Belfast poet John Hewitt spent a lifetime devoting himself to the cause of peace, justice and the arts. Rejecting Northern Ireland’s traditional sectarian divisions, he once famously declared his identity as being Ulster, Irish, British, and European. After his death in 1987, the John Hewitt Society was founded to honor his memory and to explore his ideas and ideals. From June 25th to 30th, the John Hewitt International Summer School — a week of music, theatre, readings and creative writing workshops — will take place in Armagh. Writers attending the Summer School include Carlo Gébler, Belinda McKeon, Donal Ryan, Glenn Patterson, and Martina Devlin. There will also be musical performances, a one-man play by Mikel Murfi, and art exhibitions. All events take place at the Market Place Theatre.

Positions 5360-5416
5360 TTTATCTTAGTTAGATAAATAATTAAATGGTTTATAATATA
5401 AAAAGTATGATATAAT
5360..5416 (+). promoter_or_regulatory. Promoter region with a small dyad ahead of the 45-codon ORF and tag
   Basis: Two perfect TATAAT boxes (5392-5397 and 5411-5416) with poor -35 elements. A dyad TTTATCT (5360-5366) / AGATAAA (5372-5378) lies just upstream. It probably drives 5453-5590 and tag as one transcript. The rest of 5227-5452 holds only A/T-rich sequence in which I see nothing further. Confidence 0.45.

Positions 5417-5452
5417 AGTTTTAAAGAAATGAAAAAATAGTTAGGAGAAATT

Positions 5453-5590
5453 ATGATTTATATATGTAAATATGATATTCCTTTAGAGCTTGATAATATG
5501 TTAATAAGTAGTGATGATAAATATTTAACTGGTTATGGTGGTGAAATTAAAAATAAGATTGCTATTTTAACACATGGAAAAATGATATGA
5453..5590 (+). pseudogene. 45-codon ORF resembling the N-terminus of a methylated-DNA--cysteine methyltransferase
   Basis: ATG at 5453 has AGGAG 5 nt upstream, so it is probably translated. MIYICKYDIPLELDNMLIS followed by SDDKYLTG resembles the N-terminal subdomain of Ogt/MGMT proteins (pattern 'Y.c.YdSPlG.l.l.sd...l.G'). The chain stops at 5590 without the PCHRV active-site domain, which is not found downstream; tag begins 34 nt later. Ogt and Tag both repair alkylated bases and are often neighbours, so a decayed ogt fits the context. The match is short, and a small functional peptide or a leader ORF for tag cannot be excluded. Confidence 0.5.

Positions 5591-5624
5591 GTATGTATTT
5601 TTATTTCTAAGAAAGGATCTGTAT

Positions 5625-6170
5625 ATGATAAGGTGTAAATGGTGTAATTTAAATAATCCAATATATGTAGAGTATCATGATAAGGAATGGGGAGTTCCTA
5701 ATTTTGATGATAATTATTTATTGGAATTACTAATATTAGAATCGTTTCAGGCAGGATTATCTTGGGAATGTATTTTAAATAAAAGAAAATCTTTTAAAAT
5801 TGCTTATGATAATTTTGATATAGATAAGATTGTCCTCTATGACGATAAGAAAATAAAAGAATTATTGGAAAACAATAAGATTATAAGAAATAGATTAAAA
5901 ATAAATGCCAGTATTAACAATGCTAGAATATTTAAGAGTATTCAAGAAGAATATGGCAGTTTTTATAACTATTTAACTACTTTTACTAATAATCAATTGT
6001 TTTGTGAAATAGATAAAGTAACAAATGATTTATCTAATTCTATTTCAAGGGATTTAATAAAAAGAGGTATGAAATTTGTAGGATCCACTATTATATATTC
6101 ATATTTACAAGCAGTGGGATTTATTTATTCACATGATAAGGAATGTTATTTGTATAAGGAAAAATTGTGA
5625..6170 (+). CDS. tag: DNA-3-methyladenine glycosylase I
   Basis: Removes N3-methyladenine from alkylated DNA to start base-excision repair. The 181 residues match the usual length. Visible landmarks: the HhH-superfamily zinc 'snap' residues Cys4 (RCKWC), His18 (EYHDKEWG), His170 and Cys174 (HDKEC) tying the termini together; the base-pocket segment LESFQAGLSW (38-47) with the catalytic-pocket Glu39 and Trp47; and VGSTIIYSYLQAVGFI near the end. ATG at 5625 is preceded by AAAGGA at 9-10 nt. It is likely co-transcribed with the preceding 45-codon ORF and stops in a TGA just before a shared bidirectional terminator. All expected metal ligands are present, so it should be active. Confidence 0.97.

I will be attending the Summer School as a winner of a bursary sponsored by the Irish Department of Foreign Affairs, and will be staying in Armagh as a guest of the Charlemont Arms Hotel. John Hewitt never attained the fame of his fellow Northern Irish poet Seamus Heaney, who was a great admirer of his. Hewitt’s life and writing were spent questioning identities. Heaney’s favorite poem by Hewitt is “the watchers” and it exemplifies the feeling of coming close to an answer, only to have it slip away.